525 S. Riverside Ave.
Croton-on-Hudson, NY 10520
Description: The tri-state area's biggest Halloween event returns for 22 nights. Meander through an 18th-Century riverside landscape and discover a breathtaking display - more than 5,000 individually hand-carved, illuminated Jack O' Lanterns! Tens of thousands of visitors saw last year's sold out Blaze. The elaborate walk-through event features original, atmospheric music, sound effects, and synchronized lighting. Stroll through the Tunnel O' Pumpkin Love, and emerge to the incredible sight of a gourd-filled Jack-in-the-Box springing up and bouncing around. Flying pumpkin ghosts soar above the lantern-lit path. All admissions are by timed ticket only, which must be purchased in advance at hudsonvalley.org or by calling 914-366-6900 (phone prices include $2/ticket surcharge).
Venue Description: Interested in what politics and religion were like in the 1700s? Don't miss Van Cortlandt Manor in Croton-on-Hudson. Raising a family in the years after the Revolutionary War, the Van Cortlandts became one of New York?s most distinguished residents. Visitors stroll what was once their property, past the Croton River and heritage gardens, and see that their stone manor and brick ferry house attest to their prominence.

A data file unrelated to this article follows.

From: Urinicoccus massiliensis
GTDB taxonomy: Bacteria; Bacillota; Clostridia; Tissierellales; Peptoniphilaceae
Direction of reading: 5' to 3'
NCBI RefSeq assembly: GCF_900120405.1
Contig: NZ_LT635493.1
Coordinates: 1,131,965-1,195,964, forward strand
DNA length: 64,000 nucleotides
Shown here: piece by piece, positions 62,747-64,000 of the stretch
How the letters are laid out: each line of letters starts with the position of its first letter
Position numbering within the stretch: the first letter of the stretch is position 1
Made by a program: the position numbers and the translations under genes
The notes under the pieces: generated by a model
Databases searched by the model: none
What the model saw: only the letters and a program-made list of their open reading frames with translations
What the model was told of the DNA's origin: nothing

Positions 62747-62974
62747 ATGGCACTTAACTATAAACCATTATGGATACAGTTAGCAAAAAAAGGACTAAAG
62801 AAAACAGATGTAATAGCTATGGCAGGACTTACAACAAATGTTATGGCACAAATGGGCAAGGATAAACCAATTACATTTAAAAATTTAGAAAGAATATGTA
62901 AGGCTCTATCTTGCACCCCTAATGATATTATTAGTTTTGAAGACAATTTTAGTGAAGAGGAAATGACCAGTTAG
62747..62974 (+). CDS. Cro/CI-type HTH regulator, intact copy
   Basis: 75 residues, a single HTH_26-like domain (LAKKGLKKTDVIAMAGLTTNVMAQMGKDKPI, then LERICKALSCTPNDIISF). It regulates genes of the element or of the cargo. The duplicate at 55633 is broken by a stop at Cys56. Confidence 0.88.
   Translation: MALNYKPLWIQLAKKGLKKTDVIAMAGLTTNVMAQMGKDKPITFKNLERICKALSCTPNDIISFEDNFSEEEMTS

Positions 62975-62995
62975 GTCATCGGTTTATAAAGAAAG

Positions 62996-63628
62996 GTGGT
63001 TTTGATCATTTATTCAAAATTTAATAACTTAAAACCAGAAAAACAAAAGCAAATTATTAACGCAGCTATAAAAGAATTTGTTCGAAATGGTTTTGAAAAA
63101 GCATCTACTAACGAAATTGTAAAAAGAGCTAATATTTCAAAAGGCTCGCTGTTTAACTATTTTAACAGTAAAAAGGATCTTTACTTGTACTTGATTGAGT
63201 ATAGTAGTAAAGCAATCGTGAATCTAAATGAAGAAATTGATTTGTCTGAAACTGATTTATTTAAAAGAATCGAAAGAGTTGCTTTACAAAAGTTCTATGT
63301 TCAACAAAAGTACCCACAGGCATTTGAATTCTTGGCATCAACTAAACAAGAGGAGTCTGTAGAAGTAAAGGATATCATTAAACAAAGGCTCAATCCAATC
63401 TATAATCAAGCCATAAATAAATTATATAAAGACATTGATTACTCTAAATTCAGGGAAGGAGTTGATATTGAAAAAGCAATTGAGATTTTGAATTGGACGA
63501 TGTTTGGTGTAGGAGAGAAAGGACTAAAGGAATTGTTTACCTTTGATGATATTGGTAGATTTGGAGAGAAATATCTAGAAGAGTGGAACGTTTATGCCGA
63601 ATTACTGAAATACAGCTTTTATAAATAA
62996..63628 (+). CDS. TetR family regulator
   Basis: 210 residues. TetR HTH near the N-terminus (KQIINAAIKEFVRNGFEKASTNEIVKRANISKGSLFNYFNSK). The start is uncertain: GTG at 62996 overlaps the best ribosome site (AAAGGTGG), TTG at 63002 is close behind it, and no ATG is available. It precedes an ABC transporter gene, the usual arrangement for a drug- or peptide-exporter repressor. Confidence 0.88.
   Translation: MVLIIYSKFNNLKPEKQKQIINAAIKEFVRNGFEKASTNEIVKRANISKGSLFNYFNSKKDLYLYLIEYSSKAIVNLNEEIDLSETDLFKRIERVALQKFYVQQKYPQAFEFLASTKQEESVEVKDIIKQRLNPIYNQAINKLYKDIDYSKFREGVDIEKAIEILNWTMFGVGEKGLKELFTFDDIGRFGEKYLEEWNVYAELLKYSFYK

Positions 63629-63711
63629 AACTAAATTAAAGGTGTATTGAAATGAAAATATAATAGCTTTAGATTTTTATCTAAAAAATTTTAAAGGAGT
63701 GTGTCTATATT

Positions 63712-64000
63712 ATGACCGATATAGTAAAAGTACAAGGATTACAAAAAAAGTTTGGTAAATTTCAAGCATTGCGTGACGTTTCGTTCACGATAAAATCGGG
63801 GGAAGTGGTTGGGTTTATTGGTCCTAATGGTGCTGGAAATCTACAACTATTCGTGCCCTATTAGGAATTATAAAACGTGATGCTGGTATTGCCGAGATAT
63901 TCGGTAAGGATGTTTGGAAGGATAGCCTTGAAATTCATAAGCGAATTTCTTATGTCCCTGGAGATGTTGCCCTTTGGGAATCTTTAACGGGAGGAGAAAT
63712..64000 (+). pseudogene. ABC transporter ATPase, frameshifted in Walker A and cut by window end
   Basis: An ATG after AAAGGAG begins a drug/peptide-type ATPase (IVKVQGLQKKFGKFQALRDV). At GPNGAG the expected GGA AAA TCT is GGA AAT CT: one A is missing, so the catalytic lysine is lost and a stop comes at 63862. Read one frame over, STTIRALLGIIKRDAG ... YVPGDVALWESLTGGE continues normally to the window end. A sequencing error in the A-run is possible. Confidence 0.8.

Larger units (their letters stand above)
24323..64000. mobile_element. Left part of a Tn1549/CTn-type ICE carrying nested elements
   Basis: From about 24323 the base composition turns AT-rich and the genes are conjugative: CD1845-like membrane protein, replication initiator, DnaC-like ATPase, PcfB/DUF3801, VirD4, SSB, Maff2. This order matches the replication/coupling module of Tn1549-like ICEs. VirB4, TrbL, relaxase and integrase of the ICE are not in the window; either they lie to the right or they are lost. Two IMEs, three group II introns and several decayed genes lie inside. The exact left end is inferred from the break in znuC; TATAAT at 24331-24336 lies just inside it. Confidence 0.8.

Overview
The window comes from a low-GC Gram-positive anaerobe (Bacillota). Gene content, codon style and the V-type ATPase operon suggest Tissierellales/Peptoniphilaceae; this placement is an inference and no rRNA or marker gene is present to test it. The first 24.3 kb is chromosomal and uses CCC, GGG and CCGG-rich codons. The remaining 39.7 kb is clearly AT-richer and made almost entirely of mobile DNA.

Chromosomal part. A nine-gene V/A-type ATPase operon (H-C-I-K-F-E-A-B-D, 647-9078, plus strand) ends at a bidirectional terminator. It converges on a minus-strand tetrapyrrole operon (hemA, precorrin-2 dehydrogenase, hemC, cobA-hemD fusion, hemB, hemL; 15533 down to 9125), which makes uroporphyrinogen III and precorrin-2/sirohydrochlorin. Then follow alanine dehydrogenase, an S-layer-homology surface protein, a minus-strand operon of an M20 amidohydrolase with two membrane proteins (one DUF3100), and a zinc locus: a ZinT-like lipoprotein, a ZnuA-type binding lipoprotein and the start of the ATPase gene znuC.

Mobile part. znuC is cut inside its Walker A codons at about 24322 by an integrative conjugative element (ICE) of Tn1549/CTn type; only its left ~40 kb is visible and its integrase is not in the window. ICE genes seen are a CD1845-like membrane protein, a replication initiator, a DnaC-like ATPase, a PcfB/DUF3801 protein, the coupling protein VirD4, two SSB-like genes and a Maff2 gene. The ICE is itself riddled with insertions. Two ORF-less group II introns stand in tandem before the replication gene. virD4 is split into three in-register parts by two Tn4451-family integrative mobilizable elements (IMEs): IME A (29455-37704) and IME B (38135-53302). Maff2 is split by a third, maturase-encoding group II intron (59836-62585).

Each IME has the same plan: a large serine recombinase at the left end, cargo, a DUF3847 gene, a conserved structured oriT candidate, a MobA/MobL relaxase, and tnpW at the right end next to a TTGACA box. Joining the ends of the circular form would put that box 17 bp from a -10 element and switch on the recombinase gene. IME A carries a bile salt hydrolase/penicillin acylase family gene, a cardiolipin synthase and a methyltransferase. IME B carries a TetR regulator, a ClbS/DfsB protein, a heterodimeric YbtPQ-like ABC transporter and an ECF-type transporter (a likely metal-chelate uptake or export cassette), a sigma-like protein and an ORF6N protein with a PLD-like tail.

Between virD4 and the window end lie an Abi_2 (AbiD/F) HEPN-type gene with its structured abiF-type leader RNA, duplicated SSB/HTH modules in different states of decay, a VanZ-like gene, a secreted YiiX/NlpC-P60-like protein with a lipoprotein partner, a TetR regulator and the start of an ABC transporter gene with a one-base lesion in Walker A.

At Van Cortlandt Manor, you can engage in blacksmithing, brick-making, open-hearth cooking, spinning, and weaving, and discuss the Federalist and anti-Federalist debates and the rise of evangelical religion. Enter the manor house and discover the lavish furnishings in their original state from the Colonial and Federal periods. Learn the medicinal and nutritional practices of the time in one of the largest and best-equipped colonial kitchens in America, located downstairs. Visit the Ferry House, a rural tavern that offered food, drink, and lodging to families, and explore the daily issues that were faced by the families of this time. Built prior to 1750, this house contains a broad array of Hudson Valley vernacular furnishings. After discussing the controversy of emancipation, step into the 18th-century flower and vegetable garden to ease your mind.